Despite second-screen behaviour being well established among UK television viewers, broadcasters are failing to capitalise on the opportunities therein, according to new research by UK firm Red Bee Media, a provider of media management services.
And it’s not just broadcasters either: platform operators and content owners are also letting chances slip by to use personal devices such as smartphones and tablets as a way of increasing audience engagement, says Red Bee.
The study was conducted together with digital media consultancy Decipher and polled more than 2,000 smart device owners across the UK on their viewing habits and attitudes towards dual screen activities.
Over half of respondents were found to have used a second-screen device to find out more about a TV programme, and a whopping 78% think smart devices are a better way to engage with TV shows than red-button functionality or telephone call-ins – but only 19% of respondents positively rate their ability to engage with TV shows on personal devices.
The most appealing functionalities for second-screen apps and services include the ability to respond to TV shows through polls or voting (55%) and the ability to participate or influence a show by playing along (52%).
There does remain some uncertainty over where to find TV-related synchronous apps: 29% of respondents would look to a TV channel or platform as the app aggregator, while 21% would search for apps individually.
Dual screening is also believed to represent a potentially lucrative revenue stream for content owners and broadcasters: 44% of dual screeners already use their second screen to find out more about brands or advertising, more than half (56%) are open to receiving targeted ads through synchronous apps based on products featured on TV, and 40% would be willing to receive offers or promotions on their smart devices based on products featured on TV.
Red Bee Media found some disparity between the behaviour of Android and Apple users, suggesting that the broadcast industry should look to expand beyond iOS devices when implementing a dual screen strategy: Android users are thought more likely to use a second screen device while watching TV than iOS users (22% of all second screening is done on an Android device compared to just 3% for iPad and 11% for iPhone).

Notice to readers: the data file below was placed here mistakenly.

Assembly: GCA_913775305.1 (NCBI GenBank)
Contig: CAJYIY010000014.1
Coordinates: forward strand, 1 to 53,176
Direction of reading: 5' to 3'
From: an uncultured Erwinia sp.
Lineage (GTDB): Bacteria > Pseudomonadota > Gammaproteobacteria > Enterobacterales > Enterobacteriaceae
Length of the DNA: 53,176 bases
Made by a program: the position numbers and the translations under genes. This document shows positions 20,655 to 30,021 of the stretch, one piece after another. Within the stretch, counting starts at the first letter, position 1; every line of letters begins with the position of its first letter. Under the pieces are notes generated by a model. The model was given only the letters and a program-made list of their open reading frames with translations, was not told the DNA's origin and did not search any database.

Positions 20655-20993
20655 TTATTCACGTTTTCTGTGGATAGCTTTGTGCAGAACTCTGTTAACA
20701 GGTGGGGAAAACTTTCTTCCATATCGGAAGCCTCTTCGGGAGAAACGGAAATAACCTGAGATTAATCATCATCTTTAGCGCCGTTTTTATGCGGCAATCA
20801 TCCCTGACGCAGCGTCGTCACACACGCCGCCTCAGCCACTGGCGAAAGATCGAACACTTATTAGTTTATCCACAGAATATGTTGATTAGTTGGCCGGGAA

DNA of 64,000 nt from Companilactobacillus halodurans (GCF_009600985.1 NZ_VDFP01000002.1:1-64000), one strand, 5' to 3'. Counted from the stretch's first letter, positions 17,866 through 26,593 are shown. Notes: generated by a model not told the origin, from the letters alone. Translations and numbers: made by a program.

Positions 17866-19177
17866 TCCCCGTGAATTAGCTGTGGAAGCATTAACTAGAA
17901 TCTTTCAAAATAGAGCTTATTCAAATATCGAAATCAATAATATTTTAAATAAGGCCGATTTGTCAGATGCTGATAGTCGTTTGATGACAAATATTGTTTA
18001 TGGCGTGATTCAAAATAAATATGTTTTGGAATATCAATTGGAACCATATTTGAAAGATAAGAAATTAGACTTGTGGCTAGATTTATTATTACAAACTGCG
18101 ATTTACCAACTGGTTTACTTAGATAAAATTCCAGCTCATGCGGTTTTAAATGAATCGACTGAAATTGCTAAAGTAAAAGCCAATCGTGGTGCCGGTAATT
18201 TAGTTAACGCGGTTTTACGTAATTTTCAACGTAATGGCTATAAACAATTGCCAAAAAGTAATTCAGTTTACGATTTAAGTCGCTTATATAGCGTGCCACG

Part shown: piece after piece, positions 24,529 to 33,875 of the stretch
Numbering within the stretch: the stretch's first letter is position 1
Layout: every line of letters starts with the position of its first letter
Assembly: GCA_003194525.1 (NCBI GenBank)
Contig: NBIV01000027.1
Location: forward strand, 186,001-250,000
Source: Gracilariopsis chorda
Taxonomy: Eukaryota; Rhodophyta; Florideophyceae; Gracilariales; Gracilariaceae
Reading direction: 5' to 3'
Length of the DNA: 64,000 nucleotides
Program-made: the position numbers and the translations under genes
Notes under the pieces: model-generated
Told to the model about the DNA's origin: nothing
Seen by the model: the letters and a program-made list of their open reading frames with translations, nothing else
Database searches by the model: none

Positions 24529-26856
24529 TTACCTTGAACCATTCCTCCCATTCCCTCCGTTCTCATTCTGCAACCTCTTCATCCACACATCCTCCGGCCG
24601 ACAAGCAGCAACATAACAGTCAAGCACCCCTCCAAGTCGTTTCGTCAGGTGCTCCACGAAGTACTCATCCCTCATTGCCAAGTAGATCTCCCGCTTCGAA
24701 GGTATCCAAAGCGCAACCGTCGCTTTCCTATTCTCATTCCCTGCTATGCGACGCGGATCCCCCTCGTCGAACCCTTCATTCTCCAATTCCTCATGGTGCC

However, Android users are less likely to use these devices to engage with shows or use synchronous apps; 10% of synchronous app users use Android devices compared to 20% for iPhone and 12% for iPad.
Dual screening is not exclusively the preserve of younger audiences either: two-thirds of over 55s have engaged in dual screen behaviour using a smart device to stay online while watching TV, presenting a potentially lucrative opportunity for broadcasters, platforms and content owners to commercialise this affluent older demographic.
“There is no doubt that dual screening is here to stay,” said Stella Medlicott, Chief Marketing Officer at Red Bee Media. “The findings from our research indicate that consumers are already using their smart devices to engage with TV content and this new behaviour represents a fantastic opportunity for broadcasters, platforms and content owners to take their engagement with viewers beyond the primary TV screen and monetise it.
“The challenge for us, though, as an industry, is to understand how we can work together to devise a business model that works right across the value chain.”
Second-screen TV apps currently available in the UK include Zeebox, which recently passed 1mn downloads in its home market and has since launched in the US, and TVcheck from Orange, which launched last May.